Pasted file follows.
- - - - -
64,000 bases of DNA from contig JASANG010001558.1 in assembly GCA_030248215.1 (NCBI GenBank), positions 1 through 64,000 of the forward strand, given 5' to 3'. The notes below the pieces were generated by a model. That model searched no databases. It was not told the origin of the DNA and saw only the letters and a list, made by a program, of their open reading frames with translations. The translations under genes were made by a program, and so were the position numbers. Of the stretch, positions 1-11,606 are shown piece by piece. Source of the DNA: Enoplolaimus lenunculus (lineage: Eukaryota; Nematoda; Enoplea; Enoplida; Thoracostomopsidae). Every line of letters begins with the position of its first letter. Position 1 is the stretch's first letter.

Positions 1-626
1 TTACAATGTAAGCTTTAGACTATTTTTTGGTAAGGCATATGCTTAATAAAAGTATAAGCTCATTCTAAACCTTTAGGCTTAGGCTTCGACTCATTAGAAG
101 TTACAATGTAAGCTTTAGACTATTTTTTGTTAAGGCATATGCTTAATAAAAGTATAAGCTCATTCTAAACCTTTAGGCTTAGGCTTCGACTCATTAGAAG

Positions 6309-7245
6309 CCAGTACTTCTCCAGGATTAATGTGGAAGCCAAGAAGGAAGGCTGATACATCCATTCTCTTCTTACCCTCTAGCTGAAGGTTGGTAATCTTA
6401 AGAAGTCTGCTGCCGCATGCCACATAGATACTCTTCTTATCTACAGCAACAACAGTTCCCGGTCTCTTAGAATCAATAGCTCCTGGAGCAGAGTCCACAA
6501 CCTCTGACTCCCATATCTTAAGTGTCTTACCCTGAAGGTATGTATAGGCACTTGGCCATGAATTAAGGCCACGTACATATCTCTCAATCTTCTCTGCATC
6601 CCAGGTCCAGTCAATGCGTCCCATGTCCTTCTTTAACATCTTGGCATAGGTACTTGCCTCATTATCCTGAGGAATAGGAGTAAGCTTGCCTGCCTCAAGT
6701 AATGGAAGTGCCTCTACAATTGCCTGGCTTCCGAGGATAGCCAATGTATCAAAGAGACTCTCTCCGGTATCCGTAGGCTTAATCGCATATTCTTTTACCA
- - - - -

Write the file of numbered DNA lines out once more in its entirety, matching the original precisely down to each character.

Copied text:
64,000 bases of DNA from contig JASANG010001558.1 in assembly GCA_030248215.1 (NCBI GenBank), positions 1 through 64,000 of the forward strand, given 5' to 3'. The notes below the pieces were generated by a model. That model searched no databases. It was not told the origin of the DNA and saw only the letters and a list, made by a program, of their open reading frames with translations. The translations under genes were made by a program, and so were the position numbers. Of the stretch, positions 1-11,606 are shown piece by piece. Source of the DNA: Enoplolaimus lenunculus (lineage: Eukaryota; Nematoda; Enoplea; Enoplida; Thoracostomopsidae). Every line of letters begins with the position of its first letter. Position 1 is the stretch's first letter.

Positions 1-626
1 TTACAATGTAAGCTTTAGACTATTTTTTGGTAAGGCATATGCTTAATAAAAGTATAAGCTCATTCTAAACCTTTAGGCTTAGGCTTCGACTCATTAGAAG
101 TTACAATGTAAGCTTTAGACTATTTTTTGTTAAGGCATATGCTTAATAAAAGTATAAGCTCATTCTAAACCTTTAGGCTTAGGCTTCGACTCATTAGAAG

Positions 6309-7245
6309 CCAGTACTTCTCCAGGATTAATGTGGAAGCCAAGAAGGAAGGCTGATACATCCATTCTCTTCTTACCCTCTAGCTGAAGGTTGGTAATCTTA
6401 AGAAGTCTGCTGCCGCATGCCACATAGATACTCTTCTTATCTACAGCAACAACAGTTCCCGGTCTCTTAGAATCAATAGCTCCTGGAGCAGAGTCCACAA
6501 CCTCTGACTCCCATATCTTAAGTGTCTTACCCTGAAGGTATGTATAGGCACTTGGCCATGAATTAAGGCCACGTACATATCTCTCAATCTTCTCTGCATC
6601 CCAGGTCCAGTCAATGCGTCCCATGTCCTTCTTTAACATCTTGGCATAGGTACTTGCCTCATTATCCTGAGGAATAGGAGTAAGCTTGCCTGCCTCAAGT
6701 AATGGAAGTGCCTCTACAATTGCCTGGCTTCCGAGGATAGCCAATGTATCAAAGAGACTCTCTCCGGTATCCGTAGGCTTAATCGCATATTCTTTTACCA